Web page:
The first piece on here is Coffee Samurai, which seems to have little information out there on the internet to find. This Korean production reminded me a lot of what a short-form Studio Ghibli piece would be like as it definitely has some whimsy to it. We’re introduced to a samurai from centuries ago who was the best at what he did, but even he found opponents that were too tough for him and he ended up dying wishing he had a body of iron that would have allowed him to be invincible. Flash forward to the present where he’s reincarnated as a coffee vending machine and is fully aware of who he was. Because of all of this, he’s able to transform into a normal person at times, but he’s also accepted as a walking vending machine too, which helps when he falls in love with a young woman that works near where he’s stationed. The two get close in odd ways, and the former samurai still retains his sense of honor which makes it an amusing courtship that occurs as foes of his from the past have reincarnated as zebras and polar bears to seek revenge on him. It’s very cute and charming in that fairy tail kind of way that makes it work very easily, but it also pushes up against being a bit too long even at the running time it has.

Hoshizora Kiseki is the same length as Coffee Samurai but it feels like it’s riffing heavily off of what Makoto Shinkai did with Voices of a Distant Star. The story introduces us to a girl named Kozue who is in the countryside looking for where she believes a meteorite might fall as she has learned over the years that there’s been a secret kept about where they say they fall and where they really do, and she believes something important is related to all of it. It’s during one of these trips that she meets a young man named Ginga wearing what is in essence a space suit. She relates this to him and has a feeling there’s something more to it. It’s an interesting short story that deals with the feelings of what it’s like to be a connected part of the world and about our connection to the universe as a whole. There are some interesting parts to this, but it’s the kind of story that really needs a fleshing out as the short form doesn’t do it justice because of the pacing it has to work with.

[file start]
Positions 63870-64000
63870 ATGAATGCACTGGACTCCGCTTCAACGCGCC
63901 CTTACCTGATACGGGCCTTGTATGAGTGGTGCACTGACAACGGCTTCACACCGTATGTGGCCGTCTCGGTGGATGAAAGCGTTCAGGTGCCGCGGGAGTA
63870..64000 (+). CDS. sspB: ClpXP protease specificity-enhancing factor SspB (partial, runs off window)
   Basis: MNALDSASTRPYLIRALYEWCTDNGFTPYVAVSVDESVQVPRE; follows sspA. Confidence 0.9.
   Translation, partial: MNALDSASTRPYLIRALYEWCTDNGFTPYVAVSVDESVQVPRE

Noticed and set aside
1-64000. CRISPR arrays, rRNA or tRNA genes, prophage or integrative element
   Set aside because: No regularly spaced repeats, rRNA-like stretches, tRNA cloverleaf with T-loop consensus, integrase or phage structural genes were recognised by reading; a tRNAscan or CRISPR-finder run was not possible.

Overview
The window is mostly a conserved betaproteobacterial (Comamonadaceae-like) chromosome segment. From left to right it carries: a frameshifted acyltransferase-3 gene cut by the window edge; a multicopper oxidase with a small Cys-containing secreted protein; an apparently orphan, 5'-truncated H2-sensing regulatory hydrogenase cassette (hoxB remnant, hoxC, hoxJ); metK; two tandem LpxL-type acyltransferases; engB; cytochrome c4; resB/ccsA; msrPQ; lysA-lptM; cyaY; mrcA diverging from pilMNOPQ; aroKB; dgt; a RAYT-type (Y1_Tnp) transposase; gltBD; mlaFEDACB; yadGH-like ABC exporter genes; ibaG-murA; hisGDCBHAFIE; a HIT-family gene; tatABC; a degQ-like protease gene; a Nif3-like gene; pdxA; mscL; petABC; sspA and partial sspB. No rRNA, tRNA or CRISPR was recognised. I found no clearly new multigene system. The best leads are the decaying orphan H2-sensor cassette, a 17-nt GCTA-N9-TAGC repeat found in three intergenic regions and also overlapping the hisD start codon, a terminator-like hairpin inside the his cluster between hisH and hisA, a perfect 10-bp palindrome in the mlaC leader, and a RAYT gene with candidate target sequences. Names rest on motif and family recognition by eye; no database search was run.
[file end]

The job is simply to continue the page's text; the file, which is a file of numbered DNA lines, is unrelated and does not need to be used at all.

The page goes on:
Each of these shows brings something different to the table and they’re the very kinds of shows you want to be able to pull out at strange times, especially Coffee Samurai, to show someone different kinds of animation that don’t fit into what you’d call the traditional anime mold. They’re short but they’re accessible to animation fans in general. They both have a clean look about them, and obviously I liked Hoshizora Kiseki’s more because of the style it used, but there’s a lot going for Coffee Samurai as it’s very much a show that speaks to our inner child. I kept coming back to feeling like this was a Korean animation based on a European short comic with its style, both in animation and the actual story, just with the Eastern aspects. I hate to overuse the word, but charming really does sum it up.

In Summary:
Combining two short form works can be a bit of a gamble for a fan, especially if you’ve never seen either of them, because you never know what you’re really going to get. You can like one, you can like neither, but chances of liking both when they’re very different in the same viewing session can be rare. I spread this out over a couple of days so that each stood on its own and there’s definitely a lot to like about both, from animation to story, to make it worth checking out, especially considering some of the discounts out there. There’s a lot of great single episode stories out there I continue to hope that more get picked up to see some of these odd little gems. Sentai did a pretty good job with this release and fans of the kinds of slightly non-traditional stories that Comix Wave is known for will definitely enjoyed this.

Content Grade: B
Audio Grade: B
Video Grade: B+
Packaging Grade: B+
Menu Grade: B
Extras Grade: N/A

Released By: Sentai Filmworks
Running Time: 60
Video Encoding: 480p MPEG-d

Review Equipment:
Sony KDS-R70XBR2 70″ LCoS 1080P HDTV, Sony PlayStation3 Blu-ray player via HDMI set to 1080p, Onkyo TX-SR605 Receiver and Panasonic SB-TP20S Multi-Channel Speaker System With 100-Watt Subwoofer.